Though the study did not analyze fathers’ role in depth, it found that their beliefs did not change significantly before and after having a baby. They were less likely than women to say that parenthood was harder than they expected. (Women still do the bulk of child care, even in two-earner families.)
Women got it so wrong, the researchers argue, because it has become harder to work and have children.
The cost of motherhood fell for most of the 20th century because of inventions like dishwashers, formula and the birth control pill. But that’s no longer the case, according to data cited in the paper. The cost of child care has increased by 65 percent since the early 1980s. Eighty percent of women breast-feed, up from about half. The number of hours that parents spend on child care has risen, especially for college-educated parents, for whom it has doubled.
Over all, women have had great success in entering the labor force. Seventy percent of mothers with children under 18 work. Women are more likely to work than previous generations at almost every age, found Claudia Goldin, a Harvard economist. They’re slightly more likely to stop in their late 30s and early 40s, around the time many are taking care of young children — but they usually return to the labor force, particularly if they have degrees.
Still, the new paper raises questions about why the work-family juggle seems to be getting harder. “It is deeply puzzling that at a moment when women are more prepared than ever for long careers in the labor market, norms would change in a manner that encourages them to spend more time at home,” the researchers wrote.
One possible reason is that increasingly, people who work long, inflexible hours are paid disproportionately more, Ms. Goldin’s research has found. More women with degrees and these kinds of demanding jobs are having children, and they’re likely to be married to men with similar jobs, as Marianne Bertrand, an economist at the University of Chicago, has described. A result is that dual-earning couples may feel the best choice is for one member, usually the mother, to step back from work so the other parent can maximize the family’s earnings.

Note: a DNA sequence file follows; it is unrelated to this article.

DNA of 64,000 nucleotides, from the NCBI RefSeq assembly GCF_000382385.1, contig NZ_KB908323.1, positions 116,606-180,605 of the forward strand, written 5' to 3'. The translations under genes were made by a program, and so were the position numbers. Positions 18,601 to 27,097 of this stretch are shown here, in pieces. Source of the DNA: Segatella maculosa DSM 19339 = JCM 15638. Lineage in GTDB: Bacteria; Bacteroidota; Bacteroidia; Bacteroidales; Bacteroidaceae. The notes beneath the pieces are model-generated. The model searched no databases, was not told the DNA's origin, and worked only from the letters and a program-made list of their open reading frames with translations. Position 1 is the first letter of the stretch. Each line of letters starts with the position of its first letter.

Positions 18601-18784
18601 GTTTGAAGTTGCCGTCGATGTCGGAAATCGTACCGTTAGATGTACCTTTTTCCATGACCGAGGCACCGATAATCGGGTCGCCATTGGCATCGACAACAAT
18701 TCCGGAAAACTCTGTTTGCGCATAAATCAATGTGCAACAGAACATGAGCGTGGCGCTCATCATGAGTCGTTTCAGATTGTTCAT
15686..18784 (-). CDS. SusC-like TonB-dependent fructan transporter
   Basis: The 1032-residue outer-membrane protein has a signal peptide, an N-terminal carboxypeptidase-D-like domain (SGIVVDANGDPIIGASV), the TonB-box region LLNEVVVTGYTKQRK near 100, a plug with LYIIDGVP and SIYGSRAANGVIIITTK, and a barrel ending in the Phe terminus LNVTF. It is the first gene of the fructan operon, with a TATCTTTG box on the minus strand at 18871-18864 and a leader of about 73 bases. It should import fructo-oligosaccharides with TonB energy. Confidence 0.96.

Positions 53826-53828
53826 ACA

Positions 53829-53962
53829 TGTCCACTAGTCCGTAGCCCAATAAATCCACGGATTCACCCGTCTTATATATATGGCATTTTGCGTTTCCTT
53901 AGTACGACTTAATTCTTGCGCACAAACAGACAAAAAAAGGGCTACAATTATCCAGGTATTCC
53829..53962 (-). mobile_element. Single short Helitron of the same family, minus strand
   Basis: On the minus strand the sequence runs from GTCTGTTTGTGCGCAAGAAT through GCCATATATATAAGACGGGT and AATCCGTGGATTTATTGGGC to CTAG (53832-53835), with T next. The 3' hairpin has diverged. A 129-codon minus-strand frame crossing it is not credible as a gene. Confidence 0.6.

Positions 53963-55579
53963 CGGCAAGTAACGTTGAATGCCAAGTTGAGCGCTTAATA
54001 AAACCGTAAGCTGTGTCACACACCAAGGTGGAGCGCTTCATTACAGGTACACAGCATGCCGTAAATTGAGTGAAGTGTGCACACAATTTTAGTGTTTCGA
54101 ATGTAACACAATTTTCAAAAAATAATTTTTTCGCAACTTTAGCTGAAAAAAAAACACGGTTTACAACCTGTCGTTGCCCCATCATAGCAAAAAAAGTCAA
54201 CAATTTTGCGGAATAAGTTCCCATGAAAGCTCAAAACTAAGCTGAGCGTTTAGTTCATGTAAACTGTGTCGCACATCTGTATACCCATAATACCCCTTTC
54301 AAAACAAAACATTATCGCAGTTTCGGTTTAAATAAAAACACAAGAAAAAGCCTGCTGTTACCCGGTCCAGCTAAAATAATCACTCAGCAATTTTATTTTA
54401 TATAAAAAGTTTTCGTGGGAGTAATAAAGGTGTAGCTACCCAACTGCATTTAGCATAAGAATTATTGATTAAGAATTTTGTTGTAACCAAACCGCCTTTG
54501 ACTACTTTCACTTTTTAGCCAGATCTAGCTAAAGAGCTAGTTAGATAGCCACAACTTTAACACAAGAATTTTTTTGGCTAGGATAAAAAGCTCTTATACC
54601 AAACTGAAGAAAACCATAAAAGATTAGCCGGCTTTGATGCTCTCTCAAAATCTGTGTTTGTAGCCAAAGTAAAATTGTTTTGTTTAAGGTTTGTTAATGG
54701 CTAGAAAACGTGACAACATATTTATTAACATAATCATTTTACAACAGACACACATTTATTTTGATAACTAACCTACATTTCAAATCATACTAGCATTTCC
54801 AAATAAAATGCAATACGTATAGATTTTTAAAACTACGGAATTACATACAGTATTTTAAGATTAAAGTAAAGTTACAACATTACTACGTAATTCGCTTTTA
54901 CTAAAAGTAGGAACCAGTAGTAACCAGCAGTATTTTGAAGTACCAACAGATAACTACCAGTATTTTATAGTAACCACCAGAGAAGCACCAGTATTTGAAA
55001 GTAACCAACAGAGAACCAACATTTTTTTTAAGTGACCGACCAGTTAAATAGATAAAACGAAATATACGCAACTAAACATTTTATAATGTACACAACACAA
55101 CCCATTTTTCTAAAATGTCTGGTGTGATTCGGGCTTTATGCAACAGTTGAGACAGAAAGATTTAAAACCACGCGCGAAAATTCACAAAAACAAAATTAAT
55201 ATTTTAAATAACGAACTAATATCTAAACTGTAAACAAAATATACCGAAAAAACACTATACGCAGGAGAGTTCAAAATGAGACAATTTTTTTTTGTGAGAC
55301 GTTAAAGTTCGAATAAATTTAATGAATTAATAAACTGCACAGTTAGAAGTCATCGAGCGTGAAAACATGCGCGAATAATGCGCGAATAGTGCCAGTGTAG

To try to set their children on the best path amid increased competition for college admission, parents, especially college-educated ones, invest significantly more time than they used to in child care, found Valerie Ramey and Garey Ramey, economists at the University of California, San Diego. They described it as the “rug rat race” for top colleges.
The lack of family-friendly policies in the United States — such as paid family leave and subsidized child care — most likely plays a role, too. Although policies have improved somewhat since the early 1990s, women’s labor force participation in countries that have more generous policies has continued to increase, unlike in the United States.
As women do more paid work, men have not increased their child care and housekeeping tasks to the same extent — another surprise for young women who, research has shown, expected more egalitarian partnerships.
Generations of girls have been told they can achieve anything they aspire to, including having both a career and children — and many women have done so. But at the same time, both work and parenting have become more demanding. The result is that women’s expectations seem to be outpacing the realities of public policy, workplace culture and family life.